It should come as no surprise that dogs aren’t the biggest natural carb consumers on the planet. When you think of high carb foods, you probably think of foodstuffs that are rather starchy, such as bread and pasta, and it’s not like dogs go around munching on those.
But what does that mean for your dog’s diet? Can your dogs still benefit from carbs, and if so, how many should they consume? Is there even such a thing as low carb dog food? Let’s take a closer look at dog nutrition and how carbs can be surprisingly beneficial for them.
Dogs and Carbs
Dogs are descended from wolves, which are natural carnivores, so their digestive systems have evolved to ensure that they get most of their nutrients from protein and fat. Unlike the human digestive system, dogs’ saliva does not produce amylase, which is what helps us break down starch, and why it is such a big part of our diets.
Instead, dogs’ digestive systems have evolved to produce enzymes that are good at breaking down the nutrients they need in meat. This is why dogs can survive just fine on the right scraps of meat in large and regular enough intervals. They do not require all that dry kibble and special formula you find at pet stores across the world to survive.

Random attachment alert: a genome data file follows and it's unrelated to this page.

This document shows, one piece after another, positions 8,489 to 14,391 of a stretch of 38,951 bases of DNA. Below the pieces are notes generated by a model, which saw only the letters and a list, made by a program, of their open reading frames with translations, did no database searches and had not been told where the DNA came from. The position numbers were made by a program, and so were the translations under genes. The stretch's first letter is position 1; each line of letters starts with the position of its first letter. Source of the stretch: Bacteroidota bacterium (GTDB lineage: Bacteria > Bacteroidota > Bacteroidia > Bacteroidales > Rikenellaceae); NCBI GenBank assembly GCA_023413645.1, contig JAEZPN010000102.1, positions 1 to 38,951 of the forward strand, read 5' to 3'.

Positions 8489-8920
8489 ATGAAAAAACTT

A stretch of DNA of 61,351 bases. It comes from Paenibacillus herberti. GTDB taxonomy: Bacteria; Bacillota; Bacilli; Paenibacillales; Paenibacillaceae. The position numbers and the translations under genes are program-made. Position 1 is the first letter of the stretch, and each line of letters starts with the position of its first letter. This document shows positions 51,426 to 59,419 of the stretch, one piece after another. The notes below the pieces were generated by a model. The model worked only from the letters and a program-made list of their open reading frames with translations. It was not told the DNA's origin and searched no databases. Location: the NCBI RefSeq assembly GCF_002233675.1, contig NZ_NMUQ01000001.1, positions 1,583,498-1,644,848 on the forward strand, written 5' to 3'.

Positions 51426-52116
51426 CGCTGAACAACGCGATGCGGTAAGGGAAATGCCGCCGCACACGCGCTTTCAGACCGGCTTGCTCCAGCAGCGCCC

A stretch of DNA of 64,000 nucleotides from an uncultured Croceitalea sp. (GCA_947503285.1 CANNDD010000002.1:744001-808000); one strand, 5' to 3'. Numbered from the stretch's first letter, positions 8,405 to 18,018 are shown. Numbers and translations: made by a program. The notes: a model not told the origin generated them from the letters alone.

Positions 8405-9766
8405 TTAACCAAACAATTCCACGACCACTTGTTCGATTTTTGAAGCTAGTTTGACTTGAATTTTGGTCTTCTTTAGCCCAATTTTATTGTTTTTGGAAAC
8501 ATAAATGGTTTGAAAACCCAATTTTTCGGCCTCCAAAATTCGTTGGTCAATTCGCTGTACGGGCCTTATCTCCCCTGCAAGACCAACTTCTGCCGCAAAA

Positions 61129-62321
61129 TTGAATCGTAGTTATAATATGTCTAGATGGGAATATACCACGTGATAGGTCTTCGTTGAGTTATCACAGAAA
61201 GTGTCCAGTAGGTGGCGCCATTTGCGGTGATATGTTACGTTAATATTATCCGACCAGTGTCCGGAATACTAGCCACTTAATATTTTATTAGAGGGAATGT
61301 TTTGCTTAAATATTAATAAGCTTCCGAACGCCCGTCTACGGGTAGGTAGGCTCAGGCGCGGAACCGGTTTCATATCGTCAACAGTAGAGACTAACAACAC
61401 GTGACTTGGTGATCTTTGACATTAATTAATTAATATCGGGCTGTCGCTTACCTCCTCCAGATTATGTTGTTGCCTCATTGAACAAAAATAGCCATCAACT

However, while their saliva is amylase-free, dogs do produce a small amount of it in their pancreas, which allows them to digest seeds, grass, and other plant matter. This helps wolves digest the plant material found in their prey’s stomachs, and your dog can swallow small quantities of these things and not die – the “wild” version of a “low carb dog diet.”
Carbs in Dog Food
According to the National Research Council of the National Academy of Sciences’ 2006 report “Nutrient Requirements of Dogs and Cats,” even though dogs don’t “need” many carbs, 30% to 60% of vet-approved dog food contains them. Other iterations of that report put the number at 46% to 74%. Either way, that’s a lot of carbs for animals that don’t need them, so what’s going on?
The truth is that the carbs in dog food are more about making it consumer-friendly than dog-friendly, though as we’ll see, they can actually be somewhat beneficial for dogs as well. But a bigger reason is that carbs are less expensive and more abundant for dog food companies. Also carbs add much-needed structure and texture to dog food, making it a lot easier to produce and store.
It is a lot easier for you to pour out solid pebbles of dog kibble or reach into a bag and grab a solid dog biscuit than it would be to deal with softer, mushier versions of those same things. The dry, hard nature of kibble and treats also often helps them last longer, whereas softer, wetter foods tend to have a shorter shelf life.
Differing Dog Diets
As a result, your dog eats a very different diet than that of their wolfish ancestors. Estimates show that these ancestors’ diets likely comprised around 56% protein on average, with 20% to 30% of their diet containing fat and just 14% containing carbs. By comparison, many dry dog food brands use about 18% to 32% of protein compared with anywhere from 46% to 74% carbs, with less fat as well.